Mas_turbantes N.C. just prosecuted a teenage couple for making child porn — of...

N.C. just prosecuted a teenage couple for making child porn — of themselves

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Is it possible to sexually exploit one’s self?

That question is one of many conundrums in the recent case of a teenage North Carolina couple charged with making and distributing child pornography.

Their alleged crime: snapping and sending nude photos — of themselves.

The case has drawn fierce criticism from legal scholars around the country, many of whom see it as an egregious misuse of laws intended to protect — not prosecute — minors. The story of the two teens caught in a terrifying legal morass has also made headlines as far away as Russia. Meanwhile, local officials have begun blaming one another for the bizarre prosecution. Even the lawmaker who crafted the law says it’s being misapplied.

“Pretty much everything about this case is appalling,” Mary Anne Franks, a law professor at the University of Miami, told The Washington Post in an e-mail.

The strange story began last year when the Cumberland County Sheriff’s Office was investigating accusations of a statutory rape involving students at Douglas Byrd High School in Fayetteville, N.C., according to the Fayette Observer.

As part of a broad investigation, Sheriff’s deputies examined the cellphone of Cormega Copening, a star football player who was then 16 years old.

The deputies didn’t find any evidence relating to the alleged statutory rape. What they did find, however, were consensually taken nude photos of Copening and his girlfriend, Brianna Denson, also 16 at the time.

(The Post is using the teenagers’ names because they have been charged as adults. They did not return requests for comment.)

“We seized his phone and while our investigators went through the phone they saw there were photos of himself and another person,” Sgt. Sean Swain told ABC 11.

In almost any other state, such consensually taken photos would be completely legal or, at worst, a misdemeanor. But in North Carolina, Copening and Denson came up against a counterintuitive confluence of laws.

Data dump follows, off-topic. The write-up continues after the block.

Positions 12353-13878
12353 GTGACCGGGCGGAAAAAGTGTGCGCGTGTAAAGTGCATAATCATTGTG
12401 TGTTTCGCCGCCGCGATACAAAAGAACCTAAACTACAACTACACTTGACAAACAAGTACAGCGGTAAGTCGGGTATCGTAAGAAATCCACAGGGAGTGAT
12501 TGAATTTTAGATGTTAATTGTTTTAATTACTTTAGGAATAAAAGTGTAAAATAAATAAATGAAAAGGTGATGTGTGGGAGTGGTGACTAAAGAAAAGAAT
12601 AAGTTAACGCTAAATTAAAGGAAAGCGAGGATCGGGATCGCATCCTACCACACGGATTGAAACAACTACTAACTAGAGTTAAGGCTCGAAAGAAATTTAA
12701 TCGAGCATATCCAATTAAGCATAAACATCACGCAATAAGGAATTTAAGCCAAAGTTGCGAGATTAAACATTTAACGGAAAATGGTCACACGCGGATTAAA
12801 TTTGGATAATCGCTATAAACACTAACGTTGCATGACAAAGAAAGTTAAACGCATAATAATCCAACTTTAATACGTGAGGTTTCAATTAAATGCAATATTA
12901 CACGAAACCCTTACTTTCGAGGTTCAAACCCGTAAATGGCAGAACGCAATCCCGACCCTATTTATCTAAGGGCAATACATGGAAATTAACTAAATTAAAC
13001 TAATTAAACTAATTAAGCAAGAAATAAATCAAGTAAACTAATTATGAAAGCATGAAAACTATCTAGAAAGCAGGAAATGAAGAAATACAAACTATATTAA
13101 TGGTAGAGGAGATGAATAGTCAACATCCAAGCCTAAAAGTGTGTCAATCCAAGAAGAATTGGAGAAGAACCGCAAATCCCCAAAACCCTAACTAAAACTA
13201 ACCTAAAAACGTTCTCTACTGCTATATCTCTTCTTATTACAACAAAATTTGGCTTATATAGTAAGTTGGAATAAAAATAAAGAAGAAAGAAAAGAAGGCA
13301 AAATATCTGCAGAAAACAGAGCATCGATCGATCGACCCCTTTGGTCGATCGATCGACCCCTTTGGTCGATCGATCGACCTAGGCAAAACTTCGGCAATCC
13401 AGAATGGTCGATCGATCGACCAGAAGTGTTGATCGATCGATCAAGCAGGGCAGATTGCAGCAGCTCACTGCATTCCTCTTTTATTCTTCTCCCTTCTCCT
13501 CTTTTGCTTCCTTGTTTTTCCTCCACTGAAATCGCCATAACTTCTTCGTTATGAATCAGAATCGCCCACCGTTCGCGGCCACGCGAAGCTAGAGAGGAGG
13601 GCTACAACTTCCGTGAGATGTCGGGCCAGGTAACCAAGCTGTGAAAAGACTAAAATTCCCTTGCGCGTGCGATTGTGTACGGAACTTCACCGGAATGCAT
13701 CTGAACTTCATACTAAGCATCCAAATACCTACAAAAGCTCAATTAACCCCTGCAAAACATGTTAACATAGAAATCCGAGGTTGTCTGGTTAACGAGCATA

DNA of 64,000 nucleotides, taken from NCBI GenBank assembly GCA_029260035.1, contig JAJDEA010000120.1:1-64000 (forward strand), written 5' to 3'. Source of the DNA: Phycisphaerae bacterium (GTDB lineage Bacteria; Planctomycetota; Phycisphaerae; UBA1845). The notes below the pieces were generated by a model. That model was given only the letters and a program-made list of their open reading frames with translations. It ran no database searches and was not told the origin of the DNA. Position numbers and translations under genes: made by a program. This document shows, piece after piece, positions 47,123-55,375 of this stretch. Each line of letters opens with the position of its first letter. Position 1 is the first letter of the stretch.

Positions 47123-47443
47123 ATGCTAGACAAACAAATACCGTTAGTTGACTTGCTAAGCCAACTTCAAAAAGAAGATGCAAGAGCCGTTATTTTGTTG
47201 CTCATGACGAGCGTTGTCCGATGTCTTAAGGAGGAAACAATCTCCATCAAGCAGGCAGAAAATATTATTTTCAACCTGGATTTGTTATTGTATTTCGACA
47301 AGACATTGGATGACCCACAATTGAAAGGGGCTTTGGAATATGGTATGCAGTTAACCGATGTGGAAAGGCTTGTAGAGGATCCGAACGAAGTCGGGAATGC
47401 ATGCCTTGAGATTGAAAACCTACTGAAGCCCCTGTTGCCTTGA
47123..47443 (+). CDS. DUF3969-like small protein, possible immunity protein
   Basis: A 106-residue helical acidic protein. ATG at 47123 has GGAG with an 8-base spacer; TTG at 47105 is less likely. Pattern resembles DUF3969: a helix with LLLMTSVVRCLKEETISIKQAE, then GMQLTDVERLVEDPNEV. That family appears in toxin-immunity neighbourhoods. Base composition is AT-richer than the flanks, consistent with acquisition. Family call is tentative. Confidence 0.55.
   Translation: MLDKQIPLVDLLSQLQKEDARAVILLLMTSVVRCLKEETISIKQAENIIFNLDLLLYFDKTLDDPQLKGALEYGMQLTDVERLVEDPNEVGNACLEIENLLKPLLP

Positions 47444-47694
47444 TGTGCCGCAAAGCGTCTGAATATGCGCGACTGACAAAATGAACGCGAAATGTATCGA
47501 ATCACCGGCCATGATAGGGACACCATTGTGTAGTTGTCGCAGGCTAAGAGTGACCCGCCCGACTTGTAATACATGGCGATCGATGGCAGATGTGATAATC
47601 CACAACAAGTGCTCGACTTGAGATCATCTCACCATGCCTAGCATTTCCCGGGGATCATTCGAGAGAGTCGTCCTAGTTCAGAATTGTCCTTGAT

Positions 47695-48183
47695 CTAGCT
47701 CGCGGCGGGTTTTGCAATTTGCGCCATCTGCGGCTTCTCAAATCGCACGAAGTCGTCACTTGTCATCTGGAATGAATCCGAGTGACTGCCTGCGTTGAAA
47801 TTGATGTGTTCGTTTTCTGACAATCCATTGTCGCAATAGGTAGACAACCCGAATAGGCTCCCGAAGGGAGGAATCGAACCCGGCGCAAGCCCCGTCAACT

“In North Carolina you are considered an adult at 16 years old as far as being charged,” Swain said. “But to disseminate and receive sexually explicit texts, photos or videos, you must be over 18.”

And so it was that in February, the two teenagers were arrested for sexually exploiting … themselves.

Charging documents listed Copening as both the culprit (as an adult) and the victim (as a minor), simply for snapping a nude photo of himself in the mirror and sending it to his girlfriend.

“Copening’s age traps him in a sort of sexting legal netherworld,” wrote North Carolina Lawyers Weekly. “He’s accused of exploiting a minor (himself), but because North Carolina is one of just two states that automatically tries 16-year-olds as adults, he’s being tried as an adult.”

All told, prosecutors charged Copening with five felony counts of sexually exploiting a minor: two for taking nude selfies, two more for sending them to his girlfriend, and one for possessing an explicit photo of Denson on his phone. Denson, meanwhile, was charged with two felony counts of sexual exploitation of a minor: one for taking a nude selfie and another for sending it to Copening.

The felony charges meant that Copening faced up to 10 years in prison, if convicted; Denson faced up to four. They also could have been labeled sex offenders for life.

Copening, a college football prospect who had transferred to another school over the summer, was benched by his new team because of the charges. Both his and Denson’s photos were splashed across news Web sites from North Carolina to Russia.

The case quickly drew intense criticism, both in Fayetteville community and around the globe.

“We’ve got too much big crime in this community to put this kind of effort into wrecking two kids’ lives,” wrote the Fayetteville Observer’s editorial board, recommending the statutes be amended. “This should never happen again to anyone.”

Legal scholars lined up to pick apart the prosecution’s case. Many focused on the sheer absurdity of the situation.

Credit: Washington Post

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